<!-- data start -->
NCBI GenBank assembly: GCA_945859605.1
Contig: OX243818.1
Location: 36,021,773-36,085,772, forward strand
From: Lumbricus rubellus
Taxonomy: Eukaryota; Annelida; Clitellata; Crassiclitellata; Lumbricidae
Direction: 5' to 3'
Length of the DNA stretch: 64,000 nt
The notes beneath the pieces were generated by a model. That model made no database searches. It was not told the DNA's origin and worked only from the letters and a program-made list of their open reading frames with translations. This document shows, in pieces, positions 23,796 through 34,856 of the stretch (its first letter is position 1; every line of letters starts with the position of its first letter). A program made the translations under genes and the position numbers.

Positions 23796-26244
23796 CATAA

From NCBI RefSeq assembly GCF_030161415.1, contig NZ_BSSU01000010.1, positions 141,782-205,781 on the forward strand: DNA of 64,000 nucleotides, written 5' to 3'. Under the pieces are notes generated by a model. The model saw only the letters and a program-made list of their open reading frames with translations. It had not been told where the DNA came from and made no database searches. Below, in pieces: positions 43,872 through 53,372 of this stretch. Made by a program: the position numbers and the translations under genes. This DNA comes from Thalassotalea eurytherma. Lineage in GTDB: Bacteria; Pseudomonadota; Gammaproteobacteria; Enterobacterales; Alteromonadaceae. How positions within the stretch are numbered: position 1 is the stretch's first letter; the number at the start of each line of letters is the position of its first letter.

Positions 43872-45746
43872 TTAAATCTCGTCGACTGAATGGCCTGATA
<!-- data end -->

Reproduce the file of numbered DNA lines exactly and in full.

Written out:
NCBI GenBank assembly: GCA_945859605.1
Contig: OX243818.1
Location: 36,021,773-36,085,772, forward strand
From: Lumbricus rubellus
Taxonomy: Eukaryota; Annelida; Clitellata; Crassiclitellata; Lumbricidae
Direction: 5' to 3'
Length of the DNA stretch: 64,000 nt
The notes beneath the pieces were generated by a model. That model made no database searches. It was not told the DNA's origin and worked only from the letters and a program-made list of their open reading frames with translations. This document shows, in pieces, positions 23,796 through 34,856 of the stretch (its first letter is position 1; every line of letters starts with the position of its first letter). A program made the translations under genes and the position numbers.

Positions 23796-26244
23796 CATAA

From NCBI RefSeq assembly GCF_030161415.1, contig NZ_BSSU01000010.1, positions 141,782-205,781 on the forward strand: DNA of 64,000 nucleotides, written 5' to 3'. Under the pieces are notes generated by a model. The model saw only the letters and a program-made list of their open reading frames with translations. It had not been told where the DNA came from and made no database searches. Below, in pieces: positions 43,872 through 53,372 of this stretch. Made by a program: the position numbers and the translations under genes. This DNA comes from Thalassotalea eurytherma. Lineage in GTDB: Bacteria; Pseudomonadota; Gammaproteobacteria; Enterobacterales; Alteromonadaceae. How positions within the stretch are numbered: position 1 is the stretch's first letter; the number at the start of each line of letters is the position of its first letter.

Positions 43872-45746
43872 TTAAATCTCGTCGACTGAATGGCCTGATA